Saturday, March 2, 2013

The Accommodated Animal

"Likewise to every beast of the earth and to every foule of the heaven,
and to every thing that moveth upon the earth, which hath life in it
selfe, every greene herbe shall be for meate."
Genesis 1:30

While the early Bible attentively noted the presence of other creatures in our world, they are never referred to by the English word "animal" in the Great Bible of 1539, the Geneva Bible of 1560 or the King James Version of 1611.

The widely used noun is likewise missing from almost all of Shakespeare's oeuvre, save eight instances, while the words "beast" and "creature" appear more than a hundred times and references to specific species are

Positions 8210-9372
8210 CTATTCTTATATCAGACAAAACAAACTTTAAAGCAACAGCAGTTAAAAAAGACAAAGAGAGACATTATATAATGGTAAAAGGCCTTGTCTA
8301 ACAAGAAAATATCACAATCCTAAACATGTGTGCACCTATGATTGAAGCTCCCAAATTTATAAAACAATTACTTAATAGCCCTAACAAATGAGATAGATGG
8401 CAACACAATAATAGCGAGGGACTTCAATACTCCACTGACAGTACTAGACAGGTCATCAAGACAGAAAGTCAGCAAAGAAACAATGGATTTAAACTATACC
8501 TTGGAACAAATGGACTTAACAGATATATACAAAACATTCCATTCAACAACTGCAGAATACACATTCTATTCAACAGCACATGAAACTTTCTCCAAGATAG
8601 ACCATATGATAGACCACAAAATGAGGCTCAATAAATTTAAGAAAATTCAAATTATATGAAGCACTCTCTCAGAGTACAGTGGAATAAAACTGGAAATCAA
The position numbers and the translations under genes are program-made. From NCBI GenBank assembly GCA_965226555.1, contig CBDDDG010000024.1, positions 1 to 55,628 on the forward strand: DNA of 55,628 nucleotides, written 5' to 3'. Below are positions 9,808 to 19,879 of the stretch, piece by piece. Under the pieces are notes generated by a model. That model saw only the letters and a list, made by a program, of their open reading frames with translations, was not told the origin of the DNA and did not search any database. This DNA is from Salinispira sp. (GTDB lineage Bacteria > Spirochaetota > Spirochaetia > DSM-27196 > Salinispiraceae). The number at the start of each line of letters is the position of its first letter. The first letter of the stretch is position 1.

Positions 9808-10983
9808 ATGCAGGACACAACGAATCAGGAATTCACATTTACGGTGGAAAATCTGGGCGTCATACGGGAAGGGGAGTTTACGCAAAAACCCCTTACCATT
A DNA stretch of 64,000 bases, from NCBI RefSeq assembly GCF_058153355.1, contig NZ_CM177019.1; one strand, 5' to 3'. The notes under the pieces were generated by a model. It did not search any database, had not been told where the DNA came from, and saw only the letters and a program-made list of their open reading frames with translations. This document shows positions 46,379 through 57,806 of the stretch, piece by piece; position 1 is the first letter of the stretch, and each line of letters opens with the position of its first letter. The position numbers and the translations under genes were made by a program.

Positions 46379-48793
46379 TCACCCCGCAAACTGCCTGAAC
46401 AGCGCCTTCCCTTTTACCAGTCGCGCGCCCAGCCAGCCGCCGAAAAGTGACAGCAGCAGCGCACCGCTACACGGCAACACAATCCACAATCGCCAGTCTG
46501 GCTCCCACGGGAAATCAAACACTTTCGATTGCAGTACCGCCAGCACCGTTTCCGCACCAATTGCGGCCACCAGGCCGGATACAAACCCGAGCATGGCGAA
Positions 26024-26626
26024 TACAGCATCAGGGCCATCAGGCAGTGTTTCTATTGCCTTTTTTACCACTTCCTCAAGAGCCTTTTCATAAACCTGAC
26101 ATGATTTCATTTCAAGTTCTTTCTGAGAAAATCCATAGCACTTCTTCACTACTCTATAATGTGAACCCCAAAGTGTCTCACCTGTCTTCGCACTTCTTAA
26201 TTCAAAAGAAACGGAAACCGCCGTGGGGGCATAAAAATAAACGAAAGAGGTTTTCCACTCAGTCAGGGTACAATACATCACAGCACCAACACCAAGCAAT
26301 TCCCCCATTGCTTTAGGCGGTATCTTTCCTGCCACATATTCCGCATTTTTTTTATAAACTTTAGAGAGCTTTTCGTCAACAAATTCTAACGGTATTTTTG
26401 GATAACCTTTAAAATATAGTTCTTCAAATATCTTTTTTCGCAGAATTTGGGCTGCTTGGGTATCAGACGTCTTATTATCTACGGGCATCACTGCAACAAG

"Exit, pursued by a bear."

The distinction is significant, according to professor Laurie Shannon, reflecting an important change in our relationship with the natural world and its non-human creatures, denying "animals" a place in the world that our thinking previously accommodated.
Cosmopolity in Shakespearean Locales
by Laurie Shannon
University Of Chicago Press, 2012